8.3 Infinite mirrors, noise in coating

The dielectric coatings required to transform a polished blank of silica into a mirror are deposited by successive layers and form a region at the reflecting surface whose mechanical parameters are different from the bulk material. There is also a large difference for the loss angle Φ coating compared to the substrate’s. We shall treat the coating as a layer of thickness δC, having a specific Young’s modulus YC and Poisson ratio σC, and corresponding Lamé coefficients λC ,μC. The coating is assumed to be located in the region [− δC ≤ z ≤ 0], so that the interface substrate/coating is located at z = 0. For z > 0, we have the expression (8.12View Equation) of the displacement vector (with (α, β) possibly different from the preceding solution (8.18View Equation) at the end). The following solution of the Navier–Cauchy equations for the displacement vector in the coating is easily found
∫ ∞ u (r,z) = A (k,z)J (kr )kdk (8.41 ) r 0 C 1
∫ ∞ ur(r,z ) = BC (k,z)J0(kr)kdk. (8.42 ) 0
But in the present case, the functions AC and BC are more complicated, taking into account two finite boundaries
λ + μ AC (k,z) = ---C----C---kz [γ1 cosh(kz) + γ2sinh(kz )] + γ3 sinh (kz) + γ4 cosh(kz) (8.43 ) 2(λC + 2μC )
( λ + 3μ ) ( λ + 3 μ ) BC (k,z) = ---C-----C--γ1 − γ3 cosh(kz) + --C------C--γ2 − γ4 sinh(kz ) 2(λC + 2μC ) 2(λC + 2μC ) λC + μC − 2(λ--+-2-μ-)kz [γ1sinh(kz) + γ2cosh (kz)]. (8.44 ) C C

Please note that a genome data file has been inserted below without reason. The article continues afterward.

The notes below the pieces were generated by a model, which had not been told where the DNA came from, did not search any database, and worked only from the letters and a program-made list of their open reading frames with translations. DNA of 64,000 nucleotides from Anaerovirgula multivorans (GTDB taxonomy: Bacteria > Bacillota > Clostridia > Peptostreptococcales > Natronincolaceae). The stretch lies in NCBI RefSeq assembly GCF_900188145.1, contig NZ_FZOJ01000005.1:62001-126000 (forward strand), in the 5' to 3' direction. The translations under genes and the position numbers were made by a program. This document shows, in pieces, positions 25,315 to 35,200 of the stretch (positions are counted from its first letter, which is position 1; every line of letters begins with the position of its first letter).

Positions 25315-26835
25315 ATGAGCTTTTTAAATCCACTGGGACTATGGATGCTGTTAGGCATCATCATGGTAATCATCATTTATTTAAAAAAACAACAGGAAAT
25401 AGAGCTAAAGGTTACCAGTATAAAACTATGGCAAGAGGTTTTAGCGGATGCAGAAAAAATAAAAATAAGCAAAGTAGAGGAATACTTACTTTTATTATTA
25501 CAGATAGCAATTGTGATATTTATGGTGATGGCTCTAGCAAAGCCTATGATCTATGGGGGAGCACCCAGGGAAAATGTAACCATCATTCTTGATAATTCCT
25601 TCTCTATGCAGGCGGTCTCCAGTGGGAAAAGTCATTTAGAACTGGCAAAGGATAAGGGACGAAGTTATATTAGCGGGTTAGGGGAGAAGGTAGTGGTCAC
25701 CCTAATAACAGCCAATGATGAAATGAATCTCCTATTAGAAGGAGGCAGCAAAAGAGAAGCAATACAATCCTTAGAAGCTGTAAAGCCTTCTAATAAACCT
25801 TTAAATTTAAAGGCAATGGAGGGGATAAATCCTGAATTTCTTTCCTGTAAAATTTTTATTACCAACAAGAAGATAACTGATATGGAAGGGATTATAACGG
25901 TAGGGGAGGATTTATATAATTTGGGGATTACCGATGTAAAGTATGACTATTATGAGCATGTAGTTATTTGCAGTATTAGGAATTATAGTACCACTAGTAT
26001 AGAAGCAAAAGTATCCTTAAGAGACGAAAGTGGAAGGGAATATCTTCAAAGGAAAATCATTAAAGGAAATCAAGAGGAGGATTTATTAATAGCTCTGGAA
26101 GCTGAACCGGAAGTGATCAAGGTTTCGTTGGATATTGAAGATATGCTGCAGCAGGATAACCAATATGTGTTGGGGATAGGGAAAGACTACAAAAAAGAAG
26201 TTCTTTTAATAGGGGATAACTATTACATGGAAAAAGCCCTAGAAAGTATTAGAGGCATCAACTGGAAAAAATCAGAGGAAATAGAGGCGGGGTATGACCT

The four arbitrary constant γ1,2,3,4 can be related to α and β of the preceding solution (8.12View Equation) by requiring continuity of the displacements and of the pressure components at the interface z = 0. Then the boundary conditions are
{ Θzz (r,− δC) = − I(r) Θ (r,− δ ) = 0 , (8.45 ) rz C
which allow one to compute (α,β ) and find the complete solution. The exact solution is complicated and of little interest because we are in a case where δC (tens of microns) is small compared to the w parameter of the beam (a few cm). A solution at first order in kδ c is therefore sufficient. We first find the energy stored in the bulk. It would be difficult to use the same method as in the preceding case (a surface integral). Instead we use the definition of the energy density
1[ 2 ( 2 2 2 )] w (r,z) = 2 λE (r,z) + 2μ Err(r,z) + Eϕϕ(r,z) + 2E rz(r,z) . (8.46 )
We rewrite using the form
w(r,z) = --------Y--------{ σE (r,z)2 + (1 − 2σ) [(E (r,z) + E (r,z))2 2 (1 + σ )(1 − 2σ ) rr ϕϕ − 2E (r,z)E (r,z) + E (r,z)2]} (8.47 ) rr ϕϕ zz
and we integrate over the volume [0 ≤ ϕ ≤ 2π] × [0 ≤ r ≤ ∞ ] × [0 ≤ z ≤ ∞ ]. It is easy to see that the crossed term ErrE ϕϕ does not contribute in an r integral, being the derivative of a function null at r = 0 and r = ∞. By using the closure relation
∫ ∞ δ(k − k′) Jν(kr)Jν(k ′r)rdr = --------- (8.48 ) 0 k
one finally obtains
[ ] 1-−-σ2- (1 +-σ)(1 −-2σ)- Y--1-+-σC- 2 U = 2π Y ϖ0 + 2πδC Y (1 − σC ) 1 − 2σ + σC YC 1 + σ ϖ1 + ′(δC ) (8.49 )
with the notation
∫ ∞ ϖ1 = I&tidle;2 (k )kdk. (8.50 ) 0